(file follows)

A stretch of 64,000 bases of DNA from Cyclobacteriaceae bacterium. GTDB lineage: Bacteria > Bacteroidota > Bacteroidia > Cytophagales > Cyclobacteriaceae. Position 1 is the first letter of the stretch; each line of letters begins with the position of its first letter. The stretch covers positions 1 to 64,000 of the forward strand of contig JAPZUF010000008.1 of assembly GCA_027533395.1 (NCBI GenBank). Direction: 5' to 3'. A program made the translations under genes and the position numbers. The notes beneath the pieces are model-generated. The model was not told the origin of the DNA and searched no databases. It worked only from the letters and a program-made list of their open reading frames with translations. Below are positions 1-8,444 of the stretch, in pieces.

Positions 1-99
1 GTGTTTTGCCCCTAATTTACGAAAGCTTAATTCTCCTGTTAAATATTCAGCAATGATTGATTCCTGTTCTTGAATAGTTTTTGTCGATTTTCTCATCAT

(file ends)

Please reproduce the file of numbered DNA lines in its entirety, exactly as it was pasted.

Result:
A stretch of 64,000 bases of DNA from Cyclobacteriaceae bacterium. GTDB lineage: Bacteria > Bacteroidota > Bacteroidia > Cytophagales > Cyclobacteriaceae. Position 1 is the first letter of the stretch; each line of letters begins with the position of its first letter. The stretch covers positions 1 to 64,000 of the forward strand of contig JAPZUF010000008.1 of assembly GCA_027533395.1 (NCBI GenBank). Direction: 5' to 3'. A program made the translations under genes and the position numbers. The notes beneath the pieces are model-generated. The model was not told the origin of the DNA and searched no databases. It worked only from the letters and a program-made list of their open reading frames with translations. Below are positions 1-8,444 of the stretch, in pieces.

Positions 1-99
1 GTGTTTTGCCCCTAATTTACGAAAGCTTAATTCTCCTGTTAAATATTCAGCAATGATTGATTCCTGTTCTTGAATAGTTTTTGTCGATTTTCTCATCAT